Their aims are impressive. They range from water management –reducing the pollutants they discharge into the system, and cutting back on consumption – through to supporting those who are “ill or at risk of exclusion”, such as providing free accommodation for refugees from Ukraine. The brand hopes that it will be a model for “an increasingly tolerant and respectful world”.

Keeping beaches beautiful

Local eco projects include sand dune regeneration and recyling beach plastic into building materials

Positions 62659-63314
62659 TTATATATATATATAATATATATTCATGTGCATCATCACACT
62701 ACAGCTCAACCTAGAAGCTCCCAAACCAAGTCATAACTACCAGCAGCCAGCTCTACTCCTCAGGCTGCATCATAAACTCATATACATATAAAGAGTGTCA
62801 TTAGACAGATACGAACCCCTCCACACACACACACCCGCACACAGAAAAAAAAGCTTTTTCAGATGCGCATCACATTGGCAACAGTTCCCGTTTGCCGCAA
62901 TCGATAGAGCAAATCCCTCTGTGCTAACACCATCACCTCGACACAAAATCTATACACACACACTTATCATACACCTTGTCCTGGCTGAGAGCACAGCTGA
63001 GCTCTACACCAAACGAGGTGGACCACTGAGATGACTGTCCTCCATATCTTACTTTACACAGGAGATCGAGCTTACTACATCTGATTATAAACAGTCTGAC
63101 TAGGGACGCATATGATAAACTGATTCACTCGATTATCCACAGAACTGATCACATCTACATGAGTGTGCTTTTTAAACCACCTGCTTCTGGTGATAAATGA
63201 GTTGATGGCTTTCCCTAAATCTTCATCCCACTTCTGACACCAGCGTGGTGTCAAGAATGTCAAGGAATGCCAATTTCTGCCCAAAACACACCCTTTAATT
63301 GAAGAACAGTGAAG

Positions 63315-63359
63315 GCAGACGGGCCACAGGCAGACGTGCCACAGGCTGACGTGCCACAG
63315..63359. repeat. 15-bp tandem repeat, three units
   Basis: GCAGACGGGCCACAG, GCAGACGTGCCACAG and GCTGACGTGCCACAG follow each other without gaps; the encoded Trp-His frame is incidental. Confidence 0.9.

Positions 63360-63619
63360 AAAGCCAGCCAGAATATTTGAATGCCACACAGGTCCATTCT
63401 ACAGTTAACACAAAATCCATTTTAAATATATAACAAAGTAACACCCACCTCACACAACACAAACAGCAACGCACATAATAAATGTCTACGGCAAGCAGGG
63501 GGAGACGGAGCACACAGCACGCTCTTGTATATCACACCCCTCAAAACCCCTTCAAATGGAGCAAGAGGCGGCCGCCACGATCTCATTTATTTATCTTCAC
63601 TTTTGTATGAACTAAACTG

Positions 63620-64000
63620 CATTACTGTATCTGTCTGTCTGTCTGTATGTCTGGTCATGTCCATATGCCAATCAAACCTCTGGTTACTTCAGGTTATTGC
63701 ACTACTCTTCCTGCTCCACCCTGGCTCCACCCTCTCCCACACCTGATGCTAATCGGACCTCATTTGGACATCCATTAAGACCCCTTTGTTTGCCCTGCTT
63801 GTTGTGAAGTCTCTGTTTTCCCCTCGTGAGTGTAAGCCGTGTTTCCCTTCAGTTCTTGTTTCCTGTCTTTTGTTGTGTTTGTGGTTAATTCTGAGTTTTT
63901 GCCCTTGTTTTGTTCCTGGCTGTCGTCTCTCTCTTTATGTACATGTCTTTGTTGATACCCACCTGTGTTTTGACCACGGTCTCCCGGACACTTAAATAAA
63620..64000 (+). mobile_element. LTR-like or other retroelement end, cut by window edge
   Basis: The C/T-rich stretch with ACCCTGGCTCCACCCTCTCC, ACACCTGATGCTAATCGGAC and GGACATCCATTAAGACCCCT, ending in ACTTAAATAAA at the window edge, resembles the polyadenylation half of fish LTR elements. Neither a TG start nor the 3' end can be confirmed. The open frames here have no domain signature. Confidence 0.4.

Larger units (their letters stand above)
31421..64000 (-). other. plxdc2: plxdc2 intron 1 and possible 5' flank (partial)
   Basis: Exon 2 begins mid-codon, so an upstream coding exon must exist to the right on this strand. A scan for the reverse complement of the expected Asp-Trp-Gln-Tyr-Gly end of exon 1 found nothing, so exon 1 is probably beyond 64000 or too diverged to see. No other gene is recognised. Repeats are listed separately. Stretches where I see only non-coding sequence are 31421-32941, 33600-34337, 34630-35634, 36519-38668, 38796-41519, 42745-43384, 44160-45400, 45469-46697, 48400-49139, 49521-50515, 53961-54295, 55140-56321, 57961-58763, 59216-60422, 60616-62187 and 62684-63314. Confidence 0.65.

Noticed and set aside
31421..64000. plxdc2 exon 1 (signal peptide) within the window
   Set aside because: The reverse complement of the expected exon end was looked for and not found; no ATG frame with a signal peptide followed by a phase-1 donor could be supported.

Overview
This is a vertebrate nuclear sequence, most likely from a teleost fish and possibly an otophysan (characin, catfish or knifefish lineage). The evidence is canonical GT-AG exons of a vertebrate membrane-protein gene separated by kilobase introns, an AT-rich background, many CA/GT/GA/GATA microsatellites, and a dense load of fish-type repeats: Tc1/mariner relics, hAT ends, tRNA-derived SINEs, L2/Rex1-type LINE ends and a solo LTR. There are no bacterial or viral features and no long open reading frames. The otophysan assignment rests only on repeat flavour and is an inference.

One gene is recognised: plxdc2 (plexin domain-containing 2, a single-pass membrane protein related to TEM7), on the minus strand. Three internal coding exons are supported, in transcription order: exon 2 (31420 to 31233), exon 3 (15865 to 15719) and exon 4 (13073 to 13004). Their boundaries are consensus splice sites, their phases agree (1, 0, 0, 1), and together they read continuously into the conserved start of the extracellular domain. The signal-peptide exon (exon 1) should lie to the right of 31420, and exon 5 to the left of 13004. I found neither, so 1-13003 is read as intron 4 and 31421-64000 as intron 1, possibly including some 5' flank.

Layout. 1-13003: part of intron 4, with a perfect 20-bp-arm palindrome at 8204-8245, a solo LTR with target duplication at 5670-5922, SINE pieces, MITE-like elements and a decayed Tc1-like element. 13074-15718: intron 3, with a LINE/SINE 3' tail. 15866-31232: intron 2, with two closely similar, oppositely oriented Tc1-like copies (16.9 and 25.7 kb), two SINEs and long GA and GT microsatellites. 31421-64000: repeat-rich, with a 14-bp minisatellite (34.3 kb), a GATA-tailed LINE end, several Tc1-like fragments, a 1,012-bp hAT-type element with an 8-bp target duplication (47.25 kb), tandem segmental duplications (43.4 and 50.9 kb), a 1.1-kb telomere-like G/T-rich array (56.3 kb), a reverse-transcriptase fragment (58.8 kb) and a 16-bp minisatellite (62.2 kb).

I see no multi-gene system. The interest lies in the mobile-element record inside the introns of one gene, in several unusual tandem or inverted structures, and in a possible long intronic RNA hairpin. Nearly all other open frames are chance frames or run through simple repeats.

Around 20km south of the city centre, close to the vast Parc Natural de l’Albufera, is Parador de El Saler. It’s owned by Paradores group, which traces its origins back to 1910, and over recent years has won a haul of awards for its responsible tourism practices. Guests walk paths around the property made from recycled plastic collected from the beach; the golf course, one of the main reasons to stay, is native Bermuda grass that suits the local climate, and requires no mowing or water in winter and very few chemicals to stay healthy; all of ‘waste’ water at the hotel is treated and used to irrigate the course.Huge effort has gone into regenerating the sand dunes that run along the coast beside Parador de El Saler. More than 100 people have participated in the project, which has seen more than two million seeds dispersed over 8,100 square metres, introducing 24 different species – five of which are in danger of extinction. As with Helen Berger Hotel, the emphasis on sustainability to a visitor is strong but subtle, and it’s working.